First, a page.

Serena wary of Riske factor at Wimbledon

Serena Williams may never get a better chance of equalling Margaret Court’s Grand Slam title record of 24 with the Wimbledon quarter-finals bereft of the leading lights in women’s tennis.

The 37-year-old seven-time champion is moving into something resembling her best form after an unconvincing first week but will not take Tuesday’s quarter-final opponent Alison Riske lightly.

That would be wise after the 29-year-old American ousted world number one Ashleigh Barty in the last 16.

Barty was then followed out of the tournament by third seed Karolina Pliskova, two-time champion Petra Kvitova and 15-year-old Cori Gauff.

Riske was looking forward to facing her American compatriot when she said: “Bring it on!”

Williams knows Riske relatively well — they have played doubles together — and is aware on grass she can hold her own as well as the fact the last time she faced a relatively unheralded American, Sofia Kenin at the French Open, she lost.

“She’s (Riske) a fighter on the court,” said Williams.

“She’s playing really great, especially on the grass. She’s attacking that ball really well. She doesn’t let anything limit her.”

Williams is ominously talking up her improvement as the tournament has gone on after a knee problem affected her clay court campaign.

“The rust is definitely wearing off,” she said.

“Most of all I feel confident that I can actually move and I don’t have to, like, go for winners so soon because I’m in pain.

“It’s like, Oh, now I can just play my game, hit shots, not have to worry about anything else.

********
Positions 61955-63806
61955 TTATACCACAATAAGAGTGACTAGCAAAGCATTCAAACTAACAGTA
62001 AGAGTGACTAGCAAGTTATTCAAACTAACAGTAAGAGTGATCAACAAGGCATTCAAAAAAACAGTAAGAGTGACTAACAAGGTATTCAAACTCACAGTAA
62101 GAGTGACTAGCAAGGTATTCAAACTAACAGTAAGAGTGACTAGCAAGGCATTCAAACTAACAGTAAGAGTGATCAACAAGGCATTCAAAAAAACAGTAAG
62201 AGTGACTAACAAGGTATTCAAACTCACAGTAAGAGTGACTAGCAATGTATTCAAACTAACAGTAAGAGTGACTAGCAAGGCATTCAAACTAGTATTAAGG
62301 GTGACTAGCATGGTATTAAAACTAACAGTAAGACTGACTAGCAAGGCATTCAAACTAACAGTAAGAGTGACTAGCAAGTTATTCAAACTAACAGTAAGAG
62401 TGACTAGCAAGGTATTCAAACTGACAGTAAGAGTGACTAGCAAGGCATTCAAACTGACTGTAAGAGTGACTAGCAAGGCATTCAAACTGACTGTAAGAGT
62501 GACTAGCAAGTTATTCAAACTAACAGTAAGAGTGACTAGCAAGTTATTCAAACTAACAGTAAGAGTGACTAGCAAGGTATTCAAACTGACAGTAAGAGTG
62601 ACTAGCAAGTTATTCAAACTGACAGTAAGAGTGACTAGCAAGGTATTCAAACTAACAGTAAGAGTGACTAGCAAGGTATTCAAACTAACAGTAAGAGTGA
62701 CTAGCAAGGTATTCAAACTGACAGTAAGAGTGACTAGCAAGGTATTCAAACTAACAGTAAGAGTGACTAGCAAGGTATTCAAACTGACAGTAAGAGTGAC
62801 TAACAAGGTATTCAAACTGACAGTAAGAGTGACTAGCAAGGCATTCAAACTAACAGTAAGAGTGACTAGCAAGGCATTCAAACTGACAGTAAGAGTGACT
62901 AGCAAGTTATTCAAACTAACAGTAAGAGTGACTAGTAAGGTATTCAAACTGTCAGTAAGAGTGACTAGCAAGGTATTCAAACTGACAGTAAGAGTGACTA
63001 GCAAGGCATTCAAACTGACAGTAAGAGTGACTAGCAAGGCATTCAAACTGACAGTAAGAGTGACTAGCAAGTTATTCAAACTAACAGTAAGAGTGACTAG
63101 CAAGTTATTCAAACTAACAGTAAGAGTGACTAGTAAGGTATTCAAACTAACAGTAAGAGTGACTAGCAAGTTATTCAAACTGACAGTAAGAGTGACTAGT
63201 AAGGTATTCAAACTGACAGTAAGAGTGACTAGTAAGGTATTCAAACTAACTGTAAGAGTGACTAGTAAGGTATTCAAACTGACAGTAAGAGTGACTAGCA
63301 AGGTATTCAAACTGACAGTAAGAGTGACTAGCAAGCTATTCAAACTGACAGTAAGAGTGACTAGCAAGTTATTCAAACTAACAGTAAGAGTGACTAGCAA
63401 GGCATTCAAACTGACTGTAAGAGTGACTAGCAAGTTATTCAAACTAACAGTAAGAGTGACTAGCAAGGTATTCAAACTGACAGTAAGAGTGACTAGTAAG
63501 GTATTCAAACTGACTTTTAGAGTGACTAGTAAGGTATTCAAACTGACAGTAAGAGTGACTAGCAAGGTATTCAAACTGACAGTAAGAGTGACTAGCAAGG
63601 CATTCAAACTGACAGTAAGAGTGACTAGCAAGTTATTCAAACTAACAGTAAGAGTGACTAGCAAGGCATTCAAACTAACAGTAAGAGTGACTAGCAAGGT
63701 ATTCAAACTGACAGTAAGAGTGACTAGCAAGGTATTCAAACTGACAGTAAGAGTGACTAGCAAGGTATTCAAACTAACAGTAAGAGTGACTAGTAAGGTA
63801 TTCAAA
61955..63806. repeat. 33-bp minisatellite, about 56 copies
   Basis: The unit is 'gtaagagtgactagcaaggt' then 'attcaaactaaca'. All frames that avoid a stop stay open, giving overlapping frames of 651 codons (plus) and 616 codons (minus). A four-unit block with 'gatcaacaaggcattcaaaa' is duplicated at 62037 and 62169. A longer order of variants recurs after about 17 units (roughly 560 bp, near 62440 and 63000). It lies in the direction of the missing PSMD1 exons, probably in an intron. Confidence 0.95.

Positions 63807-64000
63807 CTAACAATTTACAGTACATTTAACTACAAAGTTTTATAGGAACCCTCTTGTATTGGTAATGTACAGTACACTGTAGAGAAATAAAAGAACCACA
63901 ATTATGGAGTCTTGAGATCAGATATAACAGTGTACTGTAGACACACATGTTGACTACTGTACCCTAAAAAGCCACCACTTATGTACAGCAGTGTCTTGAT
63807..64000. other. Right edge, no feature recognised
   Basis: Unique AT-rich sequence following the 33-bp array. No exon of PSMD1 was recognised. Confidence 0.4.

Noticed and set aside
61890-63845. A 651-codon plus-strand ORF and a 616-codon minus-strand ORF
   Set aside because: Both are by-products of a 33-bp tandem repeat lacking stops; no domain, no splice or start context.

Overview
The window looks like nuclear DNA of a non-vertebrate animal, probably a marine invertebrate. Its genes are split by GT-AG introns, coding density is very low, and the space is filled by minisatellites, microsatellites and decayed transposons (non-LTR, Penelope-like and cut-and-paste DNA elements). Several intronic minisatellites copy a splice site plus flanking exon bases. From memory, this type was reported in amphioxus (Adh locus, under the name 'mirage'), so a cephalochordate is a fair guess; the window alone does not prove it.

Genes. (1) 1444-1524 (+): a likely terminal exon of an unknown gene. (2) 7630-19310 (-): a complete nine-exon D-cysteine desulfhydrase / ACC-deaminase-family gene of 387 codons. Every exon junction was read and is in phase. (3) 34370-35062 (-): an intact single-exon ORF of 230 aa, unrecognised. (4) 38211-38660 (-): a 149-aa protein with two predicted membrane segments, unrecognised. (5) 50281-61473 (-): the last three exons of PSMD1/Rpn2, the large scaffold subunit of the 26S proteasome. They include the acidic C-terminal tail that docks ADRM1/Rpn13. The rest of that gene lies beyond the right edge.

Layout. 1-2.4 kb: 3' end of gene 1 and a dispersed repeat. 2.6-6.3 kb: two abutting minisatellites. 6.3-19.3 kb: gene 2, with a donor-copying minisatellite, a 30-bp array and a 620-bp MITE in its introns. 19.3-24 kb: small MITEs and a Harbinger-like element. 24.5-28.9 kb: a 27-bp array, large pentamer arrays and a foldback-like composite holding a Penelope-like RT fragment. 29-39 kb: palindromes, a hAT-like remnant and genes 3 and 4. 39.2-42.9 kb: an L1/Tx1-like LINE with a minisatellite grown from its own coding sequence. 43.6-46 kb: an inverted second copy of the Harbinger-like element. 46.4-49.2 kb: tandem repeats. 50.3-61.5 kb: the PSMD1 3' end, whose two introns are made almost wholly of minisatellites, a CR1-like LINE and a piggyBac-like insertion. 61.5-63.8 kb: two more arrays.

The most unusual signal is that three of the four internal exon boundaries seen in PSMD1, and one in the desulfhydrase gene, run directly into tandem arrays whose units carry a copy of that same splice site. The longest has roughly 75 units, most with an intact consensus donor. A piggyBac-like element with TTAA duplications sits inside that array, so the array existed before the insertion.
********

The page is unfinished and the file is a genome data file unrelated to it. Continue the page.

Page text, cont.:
“It’s good when your mind is clear and you can just play.”

‘Life is so nice to me’

For Riske, reaching a first Wimbledon quarter-final is an early wedding gift ahead of her marriage which takes place just after the tournament.

“I’m ready for a war (with Williams). She’s the greatest athlete I think that’s ever been on the women’s side,” she said.

Waiting for Williams or Riske could well be Britain’s French Open semi-finalist Johanna Konta, who must beat Czech veteran Barbora Strycova to reach her second Wimbledon semi-final.

Strycova, who beat Konta in their only previous meeting, had been talking of retirement prior to her 17th Wimbledon campaign.

The rest of the quarter-finals have just two seeds involved — number seven Simona Halep and eighth seeded Elina Svitolina.

Former world number one Halep — who has never been beyond the quarter-finals at Wimbledon — plays China’s Zhang Shuai, who was close to retirement in 2015, while Svitolina takes on Pliskova’s conqueror Karolina Muchova of the Czech Republic.

Zhang’s change of mind over retiring was down to advice from her doubles partner and close friend Australian Sam Stosur.

“That got me to thinking maybe, okay, I’m going to the Australian Open one more time, one more try,” she recalled of the chat with Stosur.

“I’m really, really happy I tried one more time, and also we won this year in the Australian Open doubles.

“So life is so nice to me.”

Of all the players to go out on Monday, Barty’s is undoubtedly the biggest boon for Williams.

Having looked so assured in the first week — and a decent bet to end nearly four decades of Australian being without a women’s singles champion — she lacked the answers when required as Riske fought back to win 3-6, 6-2, 6-2.